In the Trailer for the New Game Call of Duty: Modern Warfare II, Players Are Instructed to Aim Guns at Unarmed Civilians
In a Recent Project Unloaded Survey, Nearly Half of Boys and Young Men Say They Learn About Guns from Video Games and 76% of 13-25-year-old Males Believe the Myth that Guns Make Them Safer
CHICAGO – This week, Activision Blizzard, which owns the Call of Duty video game series, announced that its latest game earned $800 million in sales in its first three days on the market. The game is a huge hit – and it reinforces dangerous myths about gun use. In the game, players are instructed to aim their guns at unarmed civilians as a means of de-escalating a situation. In real life, this recommendation would make it more likely for gun violence to occur – not less.
“Video games are more than entertainment – they’re an important source of information about guns for young people, especially young men,” said Nina Vinik, founder and executive director of Project Unloaded. “Video games don’t directly cause gun violence. But with gun violence as the leading cause of death among young people, video game companies like Activision Blizzard owe it to their customers to consider the messages that games like Call of Duty are sending and how games may reinforce the deadly myth that guns make us safer.”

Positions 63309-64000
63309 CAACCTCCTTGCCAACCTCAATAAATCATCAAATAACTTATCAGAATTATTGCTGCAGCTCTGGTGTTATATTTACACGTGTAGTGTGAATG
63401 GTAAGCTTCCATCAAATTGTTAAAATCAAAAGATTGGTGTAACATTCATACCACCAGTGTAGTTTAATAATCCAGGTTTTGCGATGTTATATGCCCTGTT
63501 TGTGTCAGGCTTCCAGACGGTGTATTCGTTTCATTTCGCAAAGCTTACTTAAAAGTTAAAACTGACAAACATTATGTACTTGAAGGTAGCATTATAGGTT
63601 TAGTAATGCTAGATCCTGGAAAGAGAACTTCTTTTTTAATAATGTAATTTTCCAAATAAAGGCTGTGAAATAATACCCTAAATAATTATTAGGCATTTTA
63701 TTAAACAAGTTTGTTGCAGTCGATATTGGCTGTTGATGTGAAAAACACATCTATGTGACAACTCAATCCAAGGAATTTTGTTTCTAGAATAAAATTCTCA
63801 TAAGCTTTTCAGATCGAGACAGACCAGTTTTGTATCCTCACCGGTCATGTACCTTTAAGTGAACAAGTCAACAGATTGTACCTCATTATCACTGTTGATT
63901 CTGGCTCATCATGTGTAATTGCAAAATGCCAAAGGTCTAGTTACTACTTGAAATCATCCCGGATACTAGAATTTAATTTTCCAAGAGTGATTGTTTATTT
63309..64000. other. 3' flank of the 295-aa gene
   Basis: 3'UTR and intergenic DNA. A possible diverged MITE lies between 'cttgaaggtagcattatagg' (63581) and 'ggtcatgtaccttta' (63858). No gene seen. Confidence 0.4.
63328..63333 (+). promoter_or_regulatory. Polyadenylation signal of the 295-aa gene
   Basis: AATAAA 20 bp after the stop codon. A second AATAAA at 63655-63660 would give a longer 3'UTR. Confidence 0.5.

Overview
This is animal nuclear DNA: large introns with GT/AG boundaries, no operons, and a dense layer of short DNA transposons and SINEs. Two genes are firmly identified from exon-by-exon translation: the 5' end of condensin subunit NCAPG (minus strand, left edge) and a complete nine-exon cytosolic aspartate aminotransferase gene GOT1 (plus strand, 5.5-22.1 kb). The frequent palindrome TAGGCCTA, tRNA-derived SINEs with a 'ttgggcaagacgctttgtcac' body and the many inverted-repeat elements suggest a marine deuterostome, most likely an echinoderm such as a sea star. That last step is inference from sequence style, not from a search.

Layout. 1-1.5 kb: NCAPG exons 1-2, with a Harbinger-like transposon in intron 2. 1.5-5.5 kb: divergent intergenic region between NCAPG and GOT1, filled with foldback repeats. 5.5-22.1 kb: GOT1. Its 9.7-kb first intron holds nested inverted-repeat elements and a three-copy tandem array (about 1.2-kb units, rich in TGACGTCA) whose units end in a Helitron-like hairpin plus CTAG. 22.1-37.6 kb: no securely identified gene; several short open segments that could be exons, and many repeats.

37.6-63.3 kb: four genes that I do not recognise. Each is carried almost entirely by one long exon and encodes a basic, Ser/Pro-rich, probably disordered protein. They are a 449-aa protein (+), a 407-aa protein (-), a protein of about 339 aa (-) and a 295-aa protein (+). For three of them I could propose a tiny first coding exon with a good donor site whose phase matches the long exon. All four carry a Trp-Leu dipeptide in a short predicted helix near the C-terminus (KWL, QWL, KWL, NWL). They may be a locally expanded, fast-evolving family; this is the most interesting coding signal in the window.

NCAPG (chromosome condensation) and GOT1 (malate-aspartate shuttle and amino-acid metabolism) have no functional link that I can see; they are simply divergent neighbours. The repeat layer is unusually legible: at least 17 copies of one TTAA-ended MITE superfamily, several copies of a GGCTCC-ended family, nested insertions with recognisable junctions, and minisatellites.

Call of Duty players are nearly 70% male and about a third of players are 10-20-years-old. According to a recent survey from Project Unloaded, an organization working to change the cultural narrative about gun ownership and safety, 76% of young men and boys believe the myth that guns make them safer. Nearly half of 13-25-year-old males surveyed named video games as a key source for learning about guns. Gun violence is the number one killer of children and teens, and young men are disproportionately impacted. Teen boys carry guns at rates four times higher than teen girls.